An example of the airpower was in February 2019 when, at the request of the Chadian government, French Mirage fighter jets struck a column of 40 pickup trucks operated by a rebel group entering Chad from Libya. In other missions, jets will strike a terror enclave before ground troops enter to clear the area.

Troops deployed on a mission have dedicated aerial support.

“The missions are very long, from four to more than six hours, so we require numerous refueling sessions in air,” said Lt. Wilfred, a Mirage pilot who, as is customary for French Soldiers serving abroad, is identified only by his first name. “It’s atypical hours. We could be taking off very late at night or very early in the morning. Whenever an alert is triggered.”


The operational environment across the Sahel and particularly in northern Mali is daunting. Temperatures reach well above 40 degrees Celsius, sandstorms reduce visibility to almost nothing and, during the rainy season, many roads become impassable.

To maintain operational rhythm and allow units to stay in forward operating bases, Barkhane uses air and land transport. The mission uses three West African ports to import materiel. Truck convoys, which can grow to include 100 vehicles and require air support and armed escorts, move equipment to the front lines.

For example, a logistical convoy traveling 360 kilometers between Gao and Kidal consisted of 60 vehicles carrying 135 metric tons of cargo and 340 cubic meters of fuel. The convoy was supported by 10 escort vehicles, aerial surveillance, medical staff and two tow trucks.

“This logistic convoy requires a permanent readiness for many unexpected technical and security problems,” said Capt. Freddy, commander of the logistics unit. “My men are well-trained and have endurance, which allows them to anticipate and react effectively.”

The mission also relies heavily on aerial resupply drops to remote outposts. It has received logistical support from partners including Spain, which has flown a C-130 based in Senegal and a C-295 in Gabon to supply Barkhane.

‘Permanent Adaptation’

Not long after the creation of Barkhane, a terror group known as the Islamic State in the Greater Sahara (ISGS) formed. It operated mainly in eastern Mali and neighboring regions of Niger and Burkina Faso.

In late 2016, the group made its presence felt with three significant attacks in Burkina Faso. The group attacked a gendarmerie, a police outpost and a prison, where it unsuccessfully tried to free jailed extremists. Three weeks after the third major attack, the Islamic State acknowledged the group, while not naming it an official Islamic State wilayat, or province.

At the same time, the region saw increasing intercommunal violence, particularly in Mali. In one horrific attack in the Mopti region of eastern Mali, nearly 160 people were killed in clashes between Fulani herders and Dogon hunters. Extremists have sought to exacerbate ethnic tensions as a recruiting tool.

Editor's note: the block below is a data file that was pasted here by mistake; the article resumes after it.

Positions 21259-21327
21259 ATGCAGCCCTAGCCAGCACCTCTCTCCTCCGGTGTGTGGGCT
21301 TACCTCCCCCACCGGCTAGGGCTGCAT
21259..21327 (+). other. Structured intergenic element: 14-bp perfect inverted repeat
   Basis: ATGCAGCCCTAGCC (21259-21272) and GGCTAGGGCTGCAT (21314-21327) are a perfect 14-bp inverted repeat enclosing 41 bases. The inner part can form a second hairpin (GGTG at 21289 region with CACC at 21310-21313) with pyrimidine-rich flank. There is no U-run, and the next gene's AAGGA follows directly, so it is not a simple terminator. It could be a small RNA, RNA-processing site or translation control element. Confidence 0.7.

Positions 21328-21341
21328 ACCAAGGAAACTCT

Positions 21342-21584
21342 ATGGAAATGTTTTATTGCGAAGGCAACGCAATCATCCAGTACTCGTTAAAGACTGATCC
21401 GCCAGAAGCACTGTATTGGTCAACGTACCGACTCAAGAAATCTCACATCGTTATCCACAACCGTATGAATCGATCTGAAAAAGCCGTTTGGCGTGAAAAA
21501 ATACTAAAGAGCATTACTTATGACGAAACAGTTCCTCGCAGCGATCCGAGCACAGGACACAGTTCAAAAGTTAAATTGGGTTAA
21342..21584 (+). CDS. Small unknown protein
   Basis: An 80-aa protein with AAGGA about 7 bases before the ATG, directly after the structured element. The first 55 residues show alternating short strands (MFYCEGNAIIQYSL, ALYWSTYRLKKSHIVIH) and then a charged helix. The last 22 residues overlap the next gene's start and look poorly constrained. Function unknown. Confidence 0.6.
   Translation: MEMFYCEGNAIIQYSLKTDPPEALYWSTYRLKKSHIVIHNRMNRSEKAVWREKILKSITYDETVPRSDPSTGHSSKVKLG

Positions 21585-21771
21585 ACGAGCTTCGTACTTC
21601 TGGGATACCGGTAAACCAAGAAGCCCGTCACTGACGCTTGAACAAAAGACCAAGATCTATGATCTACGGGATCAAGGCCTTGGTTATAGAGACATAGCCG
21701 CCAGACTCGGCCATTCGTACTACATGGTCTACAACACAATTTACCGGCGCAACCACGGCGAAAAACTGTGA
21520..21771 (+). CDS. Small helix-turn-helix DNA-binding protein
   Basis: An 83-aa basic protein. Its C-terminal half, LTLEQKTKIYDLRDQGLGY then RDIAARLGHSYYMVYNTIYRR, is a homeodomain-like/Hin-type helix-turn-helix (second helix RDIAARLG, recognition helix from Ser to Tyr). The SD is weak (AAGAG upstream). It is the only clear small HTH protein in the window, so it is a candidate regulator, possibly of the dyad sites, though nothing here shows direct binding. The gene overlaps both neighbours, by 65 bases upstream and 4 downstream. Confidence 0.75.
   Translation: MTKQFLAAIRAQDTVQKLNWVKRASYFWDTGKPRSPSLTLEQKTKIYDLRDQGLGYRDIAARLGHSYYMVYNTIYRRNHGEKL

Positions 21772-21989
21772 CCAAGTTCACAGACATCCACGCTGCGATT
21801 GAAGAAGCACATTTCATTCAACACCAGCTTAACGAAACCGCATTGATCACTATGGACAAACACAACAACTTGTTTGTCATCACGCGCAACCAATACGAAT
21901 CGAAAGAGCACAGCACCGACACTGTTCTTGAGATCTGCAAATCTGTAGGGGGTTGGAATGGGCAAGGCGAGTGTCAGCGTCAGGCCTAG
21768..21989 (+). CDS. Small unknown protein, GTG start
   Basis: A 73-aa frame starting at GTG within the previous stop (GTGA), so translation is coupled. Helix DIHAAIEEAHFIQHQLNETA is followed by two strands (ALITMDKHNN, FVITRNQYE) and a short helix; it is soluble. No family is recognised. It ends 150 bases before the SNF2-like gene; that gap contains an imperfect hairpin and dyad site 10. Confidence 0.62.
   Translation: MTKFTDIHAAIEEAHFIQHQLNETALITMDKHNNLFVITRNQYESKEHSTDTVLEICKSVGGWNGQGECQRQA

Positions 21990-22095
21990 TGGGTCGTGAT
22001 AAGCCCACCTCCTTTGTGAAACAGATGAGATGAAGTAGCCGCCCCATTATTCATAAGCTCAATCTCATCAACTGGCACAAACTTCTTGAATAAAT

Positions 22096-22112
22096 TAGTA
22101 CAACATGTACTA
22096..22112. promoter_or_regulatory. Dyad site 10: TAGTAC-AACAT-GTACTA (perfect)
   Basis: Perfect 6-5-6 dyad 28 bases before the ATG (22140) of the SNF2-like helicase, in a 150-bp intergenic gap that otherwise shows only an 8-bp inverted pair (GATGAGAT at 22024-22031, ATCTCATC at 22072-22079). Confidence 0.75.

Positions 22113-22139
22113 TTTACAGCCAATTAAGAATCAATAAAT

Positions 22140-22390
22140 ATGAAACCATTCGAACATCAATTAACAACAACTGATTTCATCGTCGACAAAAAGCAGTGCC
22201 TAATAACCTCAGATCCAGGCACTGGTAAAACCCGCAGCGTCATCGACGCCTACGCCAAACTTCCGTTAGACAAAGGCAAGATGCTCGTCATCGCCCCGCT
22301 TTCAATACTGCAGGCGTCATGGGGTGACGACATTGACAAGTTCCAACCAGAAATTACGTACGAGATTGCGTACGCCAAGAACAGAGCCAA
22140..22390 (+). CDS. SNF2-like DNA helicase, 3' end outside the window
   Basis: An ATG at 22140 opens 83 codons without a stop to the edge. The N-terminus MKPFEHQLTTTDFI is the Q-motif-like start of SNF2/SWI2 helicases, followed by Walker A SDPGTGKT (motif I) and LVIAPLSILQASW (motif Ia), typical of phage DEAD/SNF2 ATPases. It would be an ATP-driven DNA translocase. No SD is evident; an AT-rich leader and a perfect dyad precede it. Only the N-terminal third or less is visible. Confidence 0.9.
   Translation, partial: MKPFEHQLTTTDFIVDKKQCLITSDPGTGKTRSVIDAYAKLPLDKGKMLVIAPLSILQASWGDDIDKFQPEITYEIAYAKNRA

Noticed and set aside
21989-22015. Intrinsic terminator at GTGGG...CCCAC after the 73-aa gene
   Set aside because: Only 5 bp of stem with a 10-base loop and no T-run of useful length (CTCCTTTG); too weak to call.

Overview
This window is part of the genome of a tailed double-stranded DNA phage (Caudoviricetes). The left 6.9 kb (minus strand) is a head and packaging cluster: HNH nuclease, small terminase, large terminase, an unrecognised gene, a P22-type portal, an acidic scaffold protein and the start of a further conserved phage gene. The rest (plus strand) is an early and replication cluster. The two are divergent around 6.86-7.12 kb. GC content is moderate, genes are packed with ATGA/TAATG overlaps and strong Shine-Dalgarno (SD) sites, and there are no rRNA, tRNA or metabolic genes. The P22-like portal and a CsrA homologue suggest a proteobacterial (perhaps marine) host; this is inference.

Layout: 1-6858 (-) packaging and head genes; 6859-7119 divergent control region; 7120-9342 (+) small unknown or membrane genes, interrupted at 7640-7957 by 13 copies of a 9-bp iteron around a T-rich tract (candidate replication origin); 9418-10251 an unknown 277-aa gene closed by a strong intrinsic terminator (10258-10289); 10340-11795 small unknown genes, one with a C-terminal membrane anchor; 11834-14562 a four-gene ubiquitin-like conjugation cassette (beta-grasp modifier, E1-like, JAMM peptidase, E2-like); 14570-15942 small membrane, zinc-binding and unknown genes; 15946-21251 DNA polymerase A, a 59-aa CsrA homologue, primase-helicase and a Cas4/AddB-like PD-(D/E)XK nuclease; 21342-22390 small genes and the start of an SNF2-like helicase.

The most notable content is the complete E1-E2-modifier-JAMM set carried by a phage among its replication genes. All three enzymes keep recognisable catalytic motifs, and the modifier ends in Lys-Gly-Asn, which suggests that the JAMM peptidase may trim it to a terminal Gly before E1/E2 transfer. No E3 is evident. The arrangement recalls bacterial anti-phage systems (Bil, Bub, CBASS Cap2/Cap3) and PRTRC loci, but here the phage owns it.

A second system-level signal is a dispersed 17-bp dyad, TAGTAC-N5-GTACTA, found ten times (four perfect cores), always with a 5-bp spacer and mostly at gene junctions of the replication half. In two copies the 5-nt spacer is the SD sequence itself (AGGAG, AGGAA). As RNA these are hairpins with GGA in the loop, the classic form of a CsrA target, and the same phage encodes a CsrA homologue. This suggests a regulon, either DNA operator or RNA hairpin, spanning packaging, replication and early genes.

The difficulty led one major French newspaper to ask whether Barkhane was “mission impossible,” pointing out that 4,500 Soldiers cannot reasonably control an expanse of 5 million square kilometers, an area 10 times the size of France. The year 2019 set a record as the deadliest on record for extremist violence in the Sahel.

The challenge has pressed Barkhane’s leadership to emphasize the quality of “permanent adaptation” in its planning.

Then-Commander Gen. Bruno Guibert said French forces have evolved to move faster and travel with a smaller footprint since the mission began. “We have to travel further, longer and as light as possible,” he told the French newspaper Liberation in 2018. “We are prioritizing operations long on the ground, bivouacking, often for a month or more. We are trying to reduce our logistical footprint to match the velocity of the enemy.”

There have been notable successes. In October 2019, French officials announced they had killed Ali Maychou, a Moroccan who led the Group to Support Islam and Muslims. He was the second-most-wanted terrorist in the Sahel at the time of his death. Patrols in the tri-border region have likewise decimated the leadership of ISGS.

Guibert said that Barkhane has improved its network of human intelligence, earning the trust of local civilians who can serve as its eyes and ears. He added that the mission is using biometric tools to identify terrorists.

“I don’t need more cannons; I have all that is needed to hit the target,” he said. “What I need are the tools adapted to contain the enemy who has mobility. … For a year we have considerably expanded our network of sources in the population, and that’s a good sign.”

Written by Africa Defense Forum and republished with permission. The original article can be found here.